Meditations

‘Eat Me’ The food and philosophy of Kenny Shopsin


eat-me

A librarian friend of mine turned me on to this book. The alternate title could have easily been Zen And The Art Of Owning A Small Restaurant, for its unconventional culinary philosophy and total lack of ego.  Half cookbook, half memoir, ‘Eat Me’ is the autobiographical story of Kenny Shopsin’s family-corner-store-turned-restaurant.

I was in awe of Kenny’s methods, in part because they’re so ballsy, and because they so closely resemble what my friends and I would do if we owned a restaurant, café, or pub.  His aim is to create a genuine event, and an environment conducive to interaction. Among the written and unwritten rules at Shopsins are:

  • No tables larger than four tops. And no, you can’t add another seat for your party of five because it would change the dynamic of the group and interaction is a vital part of the whole experience of eating.
  • For that same reason, no cell phones – ever.
  • No copycat ordering. Thinking for oneself is integral.
  • No substituting anything.
  • Smoking is OK unless you are sitting near (list of names of regulars). (Really).

Some people have compared Kenny Shopsin to Seinfeld’s ‘Soup Nazi’ because of his strict adherence to these rules, but unlike the Soup Nazi they come from an honest desire to cultivate the right atmosphere. Kenny writes,

“I have contact with every customer. Usually I have a conversation with them, but at the very least I cook their food; I touch every plate that goes out at Shopsin’s. There is an inherent value in this that is intangible and priceless. It has to do with traditional American values and with humanity. Over the years I’ve found it’s something people really crave.”

This book is a total goldmine of philosophy, technique, and New York history – not to mention recipes.  Shopsin’s has just under a thousand items on its six-page menu that are all cooked to order.  An undertaking that most cooks I know wouldn’t burden themselves with in a million years.  But Kenny Shopsin likes it that way.  He says it helps him to avoid getting bored.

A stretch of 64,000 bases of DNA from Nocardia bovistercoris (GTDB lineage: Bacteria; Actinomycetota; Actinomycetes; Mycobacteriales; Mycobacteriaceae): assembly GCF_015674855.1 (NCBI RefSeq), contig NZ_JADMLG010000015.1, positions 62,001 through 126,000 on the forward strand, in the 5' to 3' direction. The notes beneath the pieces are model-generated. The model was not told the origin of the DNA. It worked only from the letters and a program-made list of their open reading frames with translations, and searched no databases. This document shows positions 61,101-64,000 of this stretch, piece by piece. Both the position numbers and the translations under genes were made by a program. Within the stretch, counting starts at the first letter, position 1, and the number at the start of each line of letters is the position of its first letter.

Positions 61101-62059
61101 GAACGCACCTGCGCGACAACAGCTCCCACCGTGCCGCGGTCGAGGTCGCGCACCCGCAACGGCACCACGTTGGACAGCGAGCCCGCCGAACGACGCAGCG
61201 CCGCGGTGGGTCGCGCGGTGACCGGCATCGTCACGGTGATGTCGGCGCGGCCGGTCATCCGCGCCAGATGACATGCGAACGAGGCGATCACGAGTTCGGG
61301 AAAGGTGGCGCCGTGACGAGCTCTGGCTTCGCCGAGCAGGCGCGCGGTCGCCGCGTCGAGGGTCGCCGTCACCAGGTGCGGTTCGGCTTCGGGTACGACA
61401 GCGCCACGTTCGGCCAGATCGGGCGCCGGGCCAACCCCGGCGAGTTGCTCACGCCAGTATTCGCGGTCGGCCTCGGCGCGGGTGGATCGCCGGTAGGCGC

“I don’t even have recipes. My regular customers know that if they order the same thing they got last week, there is a good chance I will make it so differently that they won’t even recognize it. It’s just that everything I cook, every time I cook is an event in and of itself. It’s like when you have sex; you approach it each time to do the best you possibly can, as if it were the only time.”

Many of us know this is blatantly contrary to established culinary method, but when no one’s around, isn’t that how we cook for ourselves?

Another thing worth mentioning is the ultra sharp design of the book itself. The school bus-yellow front cover displays an egg shaped pop-up book pull tab that says clearly DO NOT PULL. I like this book already. Throughout you find playful but bare-bones photographs that are in stark contrast to the airbrushed, depth-of-field controlled shots in magazines like Saveur or Bon Appétit.  The story of the restaurant is seamlessly woven in with the recipes, and peppered with inserts about mastering the delicate art of eggs, griddle techniques, burger fundamentals, and prep and leftover tricks. Also you get to read Kenny’s own rants about the way America is going and his hatred for the “pricks” at the Health Department.

Buy a copy for yourself, give it a read, and may it inspire you as much as it did me.

Cheers!
Colin

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